business news in context, analysis with attitude

by Michael Sansolo

Things don’t always work the way they are supposed to. Frankly, when it comes to customer service or any kind of business success, a company’s ability to deal with problems is in many ways far more important than coasting along when things are going well.

With this in mind, let me explain about a recent odyssey with American Airlines, possibly the only company that makes me pine for United.

Late last week I was scheduled to fly from Dallas to my home airport in Washington, DC. Things, to put it mildly, didn’t go as planned.

My flight was scheduled to depart DFW at 10:30 am. Got to the airport early. (I was with the Content Guy, with whom I’d been giving a speech.) Unsurprisingly, we had a short delay to kick things off, but were boarded onto our jet about 30 minutes late. No big problem there. Except once we were all herded onto the plane and into our seats, the pilot announced there was a problem with one of the tires and, due to safety concerns, we needed to off-load. Dutifully we did that, with the main conversation being whether AAA would be on scene to replace the tire.

No one expected this to be a big deal. After all, DFW is a major American hub and no one doubted that the airline would simply roll out a new tire and get us on our way. Then again…

Apparently, getting that tire required a minor miracle. We sat staring out the window at what seemed to be the slowest tire change imaginable. Where is a NASCAR pit crew when you need it?

Two hours later - and still no action on the tire - we were told to move 11 gates away to another available plane. We did. Once at the new gate, we boarded another plane, got bags stowed and took our seats. All seemed good until the pilot came on to tell us there was a concern about debris in the engine and once again we needed to off-load. Again, this seemed like a prudent safety issue; nobody really wants to fly on a plane that might have a bad engine.

So back into DFW, Terminal C, and back to our original gate only to find out (no surprise) that our flight crew had been on duty too long and needed to be replaced. The good news was the plane’s tire was clearly new; we could tell by the white sticker that seems to be on every new tire. So we waited another hour for a new crew, we greeted them with a standing ovation and soon enough (nearly eight hours after our scheduled departure time) we were boarded back onto our original plane.

Sure enough, the pilot came on again - incredibly, American forgot to cater our plane and apparently we couldn’t depart without our complement of soft drinks and pretzels!. (Really? Is this an FAA regulation?) So we waited another hour… eventually, we took off.

Needless to say, more than our patience was exhausted.

While this is a highly specific example, there are universal lessons to be learned. As many passengers noticed, not once did anyone actually say, “We are sorry.” Sure, problems occur. Sometimes they cannot all be fixed. But a human touch can actually help.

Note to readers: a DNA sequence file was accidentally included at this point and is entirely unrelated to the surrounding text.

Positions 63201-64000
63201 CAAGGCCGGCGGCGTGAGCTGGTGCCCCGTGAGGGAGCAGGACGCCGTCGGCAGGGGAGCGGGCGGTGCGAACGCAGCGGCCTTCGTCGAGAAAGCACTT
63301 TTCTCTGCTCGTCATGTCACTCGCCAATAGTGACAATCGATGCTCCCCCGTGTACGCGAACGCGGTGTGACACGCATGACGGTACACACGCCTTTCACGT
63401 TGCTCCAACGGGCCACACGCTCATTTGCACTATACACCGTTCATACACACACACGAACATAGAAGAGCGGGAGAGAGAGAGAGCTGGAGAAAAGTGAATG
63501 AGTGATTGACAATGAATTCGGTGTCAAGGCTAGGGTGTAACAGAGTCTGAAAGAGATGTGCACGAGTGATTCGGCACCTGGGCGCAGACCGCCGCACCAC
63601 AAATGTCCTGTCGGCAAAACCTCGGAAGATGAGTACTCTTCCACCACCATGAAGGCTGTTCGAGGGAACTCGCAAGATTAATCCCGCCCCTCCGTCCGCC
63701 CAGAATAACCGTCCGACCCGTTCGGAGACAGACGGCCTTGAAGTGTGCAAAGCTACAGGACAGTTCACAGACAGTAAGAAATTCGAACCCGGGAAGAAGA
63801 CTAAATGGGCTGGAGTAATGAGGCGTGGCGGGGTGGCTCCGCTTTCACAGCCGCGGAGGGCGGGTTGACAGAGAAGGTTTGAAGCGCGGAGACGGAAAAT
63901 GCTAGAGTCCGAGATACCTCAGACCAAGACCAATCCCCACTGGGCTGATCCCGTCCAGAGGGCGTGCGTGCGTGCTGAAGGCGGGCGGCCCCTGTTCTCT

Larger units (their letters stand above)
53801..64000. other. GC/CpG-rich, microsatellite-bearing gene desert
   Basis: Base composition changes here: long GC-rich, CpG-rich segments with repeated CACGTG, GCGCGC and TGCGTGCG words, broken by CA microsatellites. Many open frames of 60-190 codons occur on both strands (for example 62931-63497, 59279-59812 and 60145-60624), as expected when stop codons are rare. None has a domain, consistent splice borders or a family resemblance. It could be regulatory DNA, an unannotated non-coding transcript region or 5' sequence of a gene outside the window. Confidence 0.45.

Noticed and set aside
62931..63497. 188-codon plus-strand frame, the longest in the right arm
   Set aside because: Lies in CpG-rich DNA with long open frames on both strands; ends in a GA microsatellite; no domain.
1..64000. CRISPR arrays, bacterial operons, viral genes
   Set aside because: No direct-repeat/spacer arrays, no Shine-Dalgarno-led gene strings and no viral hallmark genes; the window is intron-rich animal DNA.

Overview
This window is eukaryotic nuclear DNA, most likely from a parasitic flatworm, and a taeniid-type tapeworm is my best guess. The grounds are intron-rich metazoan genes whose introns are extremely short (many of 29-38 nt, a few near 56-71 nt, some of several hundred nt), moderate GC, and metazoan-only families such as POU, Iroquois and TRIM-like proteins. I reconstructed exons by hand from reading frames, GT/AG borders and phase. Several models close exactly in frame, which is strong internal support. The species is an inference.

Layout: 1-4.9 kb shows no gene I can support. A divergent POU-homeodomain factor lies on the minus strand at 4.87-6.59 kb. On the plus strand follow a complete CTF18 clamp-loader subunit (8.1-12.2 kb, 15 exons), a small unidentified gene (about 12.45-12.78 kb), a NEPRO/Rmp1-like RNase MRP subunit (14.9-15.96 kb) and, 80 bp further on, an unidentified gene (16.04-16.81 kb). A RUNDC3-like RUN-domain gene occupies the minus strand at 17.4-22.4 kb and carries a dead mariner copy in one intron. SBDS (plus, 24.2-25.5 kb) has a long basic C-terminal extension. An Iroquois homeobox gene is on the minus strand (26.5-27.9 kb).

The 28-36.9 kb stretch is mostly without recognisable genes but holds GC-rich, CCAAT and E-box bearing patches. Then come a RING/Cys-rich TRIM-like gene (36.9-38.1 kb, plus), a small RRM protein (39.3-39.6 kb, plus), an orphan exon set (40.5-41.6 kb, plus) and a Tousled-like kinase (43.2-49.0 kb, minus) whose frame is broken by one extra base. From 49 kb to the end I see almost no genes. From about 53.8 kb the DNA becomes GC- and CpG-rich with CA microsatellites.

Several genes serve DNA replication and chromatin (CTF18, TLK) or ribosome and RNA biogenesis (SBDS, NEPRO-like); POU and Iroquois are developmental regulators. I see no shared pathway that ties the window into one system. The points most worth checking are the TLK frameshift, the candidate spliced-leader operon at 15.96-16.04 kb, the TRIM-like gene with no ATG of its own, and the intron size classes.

When the flight finally landed in DC - nine hours late - the inexplicably perky flight attendant told me to “have a pleasant evening” as I got off the airplane. I was too tired to point out it was 11:30 pm which meant that the evening ended long ago and the odds of anything being pleasant were infinitesimal.

In many ways, her lame, thoughtless comment was the coup de grace on a terrible day of travel. And that I think provides the best lesson. Lord knows the farewell flight attendants give us upon landing is so ridiculous that “Saturday Night Live” mocked it with a wonderful skit (featuring Helen Hunt and Total Bastard Airlines) more than 20 years ago.

Our people have to be trained to understand the situation and avoid robotic responses. All that flight attendant had to do was provide one small apology and fake a little sincerity. She wasn’t going to fix all the day’s problems, but she didn’t have to make it worse. That’s a lesson for us all. Bad things happen and many are beyond our control. What we can control is how we react and certainly how we avoid making things worse.

Problems are random. Responses are not.

One final comment: By way of apology American contacted me a day later to offer me a few thousand frequent flier miles as a consolation. Nice effort, but I don’t think I’ll be flying American for a while after this.

Michael Sansolo can be reached via email at . His book, “THE BIG PICTURE: Essential Business Lessons From The Movies,” co-authored with Kevin Coupe, is available on Amazon by clicking here. And, his book "Business Rules!" is available from Amazon by clicking here.
KC's View:
I must admit that I gave Michael a hard time about all his whining. This happens to everybody … I was with him in Dallas, and it could’ve as easily happened to me as to him. (As it happens, before he took off I managed to fly home on United, go from Newark International to my home in Connecticut, get a haircut, have dinner, and sit in my office and enjoy a Tito’s-and-soda-with-lime. I was sympathetic to his situation. Really.)

That said, I agree with Michael. Totally. Problems are random. But responses are not … if you don’t get it right, it is your fault. Nobody else’s, and certainly not attributable to fate.